During the early 1950s, after learning that a juvenile offender had never heard of the Ten Commandments, a state judge made it his mission to post copies of the Ten Commandments in courthouses across the country. Acclaimed director Cecile B. DeMille, after receiving news of the judge's crusade while shooting his 1956 blockbuster The Ten Commandments, teamed up with the judge to donate thousands of Ten Commandments monuments to cities and states across the country.
As the Supreme Court would later explain in Van Orden v. Perry, the donations---made through a civic organization known as the Fraternal Order of Eagles---“were motivated by a desire to ‘inspire the youth’ and curb juvenile delinquency by providing children with a ‘code of conduct or standards by which to govern their actions.’” 545 U.S. 677, 714 (2005). While state and local officials across the nation welcomed the donations by displaying the monuments in courthouses and public parks (not to mention the lawn of the state capital building in Texas's case), others have spent the last few decades trying to have them removed.
In one such case last week, the Eighth Circuit held that the Red River Freethinkers, “a non-profit corporation dedicated to the promotion of atheistic and agnostic views of the supernatural,” could proceed with its lawsuit against the City of Fargo over a monument of the Ten Commandments situated on public property. Red River Freethinkers v. City of Fargo, No. 10-3214 (8th Cir. May 25, 2012). The U.S. District Court for the District of North Dakota initially dismissed the Freethinkers' lawsuit requesting removal of the monument from the city’s “Civic Plaza.”
Rather than appealing the district court’s decision, the Freethinkers thought of another strategy: request that the city place their own monument next to the Ten Commandments monument, which they hoped would “downplay the Christian message of the Ten Commandments monument.” To maintain the status quo and avoid the appearance of playing favorites, the city ultimately adopted “a policy of not accepting additional monuments to be placed on the Civic Plaza." The Freethinkers seized the opportunity by again sueing the city, this time claiming that the city's new policy was intended to exclude their monument and therefore violated the Establishment Clause, which bars state and local governments from “respecting an establishment of religion.” The district court again dismissed their lawsuit, finding that the organization had not suffered an “injury in fact,” and thus lacked standing to sue.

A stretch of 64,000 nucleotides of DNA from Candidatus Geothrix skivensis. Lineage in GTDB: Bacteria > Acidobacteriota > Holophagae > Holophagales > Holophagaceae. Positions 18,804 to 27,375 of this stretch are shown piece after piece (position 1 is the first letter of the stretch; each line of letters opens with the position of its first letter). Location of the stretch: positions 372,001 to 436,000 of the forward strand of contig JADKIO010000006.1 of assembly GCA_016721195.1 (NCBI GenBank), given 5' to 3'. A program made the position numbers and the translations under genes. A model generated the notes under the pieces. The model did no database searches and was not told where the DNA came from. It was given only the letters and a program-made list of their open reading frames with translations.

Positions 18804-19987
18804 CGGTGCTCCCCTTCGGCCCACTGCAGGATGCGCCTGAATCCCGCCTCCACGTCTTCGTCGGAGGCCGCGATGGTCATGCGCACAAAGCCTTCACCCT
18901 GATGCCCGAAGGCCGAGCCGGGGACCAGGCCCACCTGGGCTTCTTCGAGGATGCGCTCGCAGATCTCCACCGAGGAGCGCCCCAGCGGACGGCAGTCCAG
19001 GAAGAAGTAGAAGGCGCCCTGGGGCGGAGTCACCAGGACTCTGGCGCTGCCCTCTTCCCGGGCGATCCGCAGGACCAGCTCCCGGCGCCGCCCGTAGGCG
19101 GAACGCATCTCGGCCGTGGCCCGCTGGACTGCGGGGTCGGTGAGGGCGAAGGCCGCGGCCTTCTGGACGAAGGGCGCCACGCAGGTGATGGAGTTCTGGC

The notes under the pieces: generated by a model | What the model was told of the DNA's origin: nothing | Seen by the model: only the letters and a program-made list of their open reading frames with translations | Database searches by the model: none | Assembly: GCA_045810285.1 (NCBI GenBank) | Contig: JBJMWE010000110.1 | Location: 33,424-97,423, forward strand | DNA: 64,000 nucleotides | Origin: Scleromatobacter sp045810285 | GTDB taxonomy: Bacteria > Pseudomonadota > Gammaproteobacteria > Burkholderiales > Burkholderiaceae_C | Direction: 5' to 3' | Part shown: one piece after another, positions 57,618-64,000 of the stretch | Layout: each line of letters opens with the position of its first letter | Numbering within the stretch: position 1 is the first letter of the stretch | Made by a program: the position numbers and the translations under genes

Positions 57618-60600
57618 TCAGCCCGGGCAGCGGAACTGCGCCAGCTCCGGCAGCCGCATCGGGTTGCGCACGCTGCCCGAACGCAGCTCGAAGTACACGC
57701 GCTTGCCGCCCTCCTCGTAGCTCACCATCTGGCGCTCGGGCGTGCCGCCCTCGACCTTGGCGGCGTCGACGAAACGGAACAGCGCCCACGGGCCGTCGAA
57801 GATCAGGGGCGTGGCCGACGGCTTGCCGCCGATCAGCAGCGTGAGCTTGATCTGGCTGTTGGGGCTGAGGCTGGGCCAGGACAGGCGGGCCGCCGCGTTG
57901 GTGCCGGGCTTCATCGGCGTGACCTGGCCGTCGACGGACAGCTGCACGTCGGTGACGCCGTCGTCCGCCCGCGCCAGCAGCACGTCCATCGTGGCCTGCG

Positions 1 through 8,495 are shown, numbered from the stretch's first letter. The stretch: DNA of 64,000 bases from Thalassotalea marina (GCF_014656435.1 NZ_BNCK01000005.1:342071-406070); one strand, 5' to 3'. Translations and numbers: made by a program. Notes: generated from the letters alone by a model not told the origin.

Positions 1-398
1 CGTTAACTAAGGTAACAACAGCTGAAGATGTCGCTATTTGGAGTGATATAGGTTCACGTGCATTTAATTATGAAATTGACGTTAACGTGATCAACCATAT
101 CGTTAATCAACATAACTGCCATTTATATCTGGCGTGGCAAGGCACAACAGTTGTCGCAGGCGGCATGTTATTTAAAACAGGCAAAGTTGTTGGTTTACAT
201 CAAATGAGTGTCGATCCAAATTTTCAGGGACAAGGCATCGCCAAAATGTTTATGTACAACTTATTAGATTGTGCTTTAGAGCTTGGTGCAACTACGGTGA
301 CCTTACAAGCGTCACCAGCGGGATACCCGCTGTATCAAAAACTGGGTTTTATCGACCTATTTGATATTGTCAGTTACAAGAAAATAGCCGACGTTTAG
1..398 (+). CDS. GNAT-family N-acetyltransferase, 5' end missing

Last week, in reversing the district court's decision, the Eighth Circuit called attention to the following circuit split over the test for determining “the injury required to confer standing in so-called ‘passive-display’ cases”:
1. The “Direct-and-Unwelcome Test”
By far the prevailing view requires only direct and unwelcome personal contact with the alleged establishment of religion. See, e.g., Adland, 307 F.3d at 478 (holding, in an Eagles Ten Commandments monument case, "an Establishment Clause plaintiff need not allege that he or she avoids, or will avoid, the area containing the challenged display."); Books, 235 F.3d at 301 ("We therefore conclude that a plaintiff may allege an injury in fact when he is forced to view a religious object that he wishes to avoid but is unable to avoid because of his right or duty to attend the government-owned place where the object is located."); Suhre v. Haywood County, 131 F.3d 1083, 1087–88 (4th Cir. 1997) (rejecting the view plaintiffs must alter their behavior to incur injury in fact, concluding "neither Supreme Court precedent nor Article III imposes such a change-in-behavior requirement. . . . Rules of standing that require plaintiffs to avoid public places would make religious minorities into outcasts."); Foremaster v. St. George, 882 F.2d 1485, 1490-91 (10th Cir. 1989) (holding plaintiff had standing by alleging direct personal contact with offensive municipal conduct even though he did not contend he changed his behavior); Saladin v. Milledgeville, 812 F.2d 687, 692 (11th Cir. 1987) (holding city residents had standing to challenge the city's placement of the word "Christianity" on its official seal because they regularly received correspondence bearing the seal and the seal made them feel like second-class citizens); Am. Civil Liberties Union of Georgia v. Rabun County Chamber of Commerce, 698 F.2d 1098, 1107–08 (11th Cir. 1983) (holding one plaintiff had standing to challenge a large cross in a state park solely "because the cross [was] clearly visible from the porch of his summer cabin as well as from the roadway he must use . . . .").
2. The “Altered-Behavior Test”
The more demanding test requires a plaintiff to prove, at a minimum, he altered his behavior to avoid the allegedly unconstitutional display. Freedom from Religion Found., Inc. v. Zielke, 845 F.2d 1463, 1467-68 (7th Cir. 1988) (denying standing to challenge Ten Commandments display in a public park to residents who "conceded that they did not alter their behavior in any manner as a result of the Ten Commandments monument . . . .").7
7. It appears likely the Seventh Circuit has disowned the "altered behavior" test and distinguished this language contained in Zielke. See Doe v. Montgomery, 41 F.3d 1156, 1160-61 (7th Cir. 1994); Books, 235 F.3d at 299-300.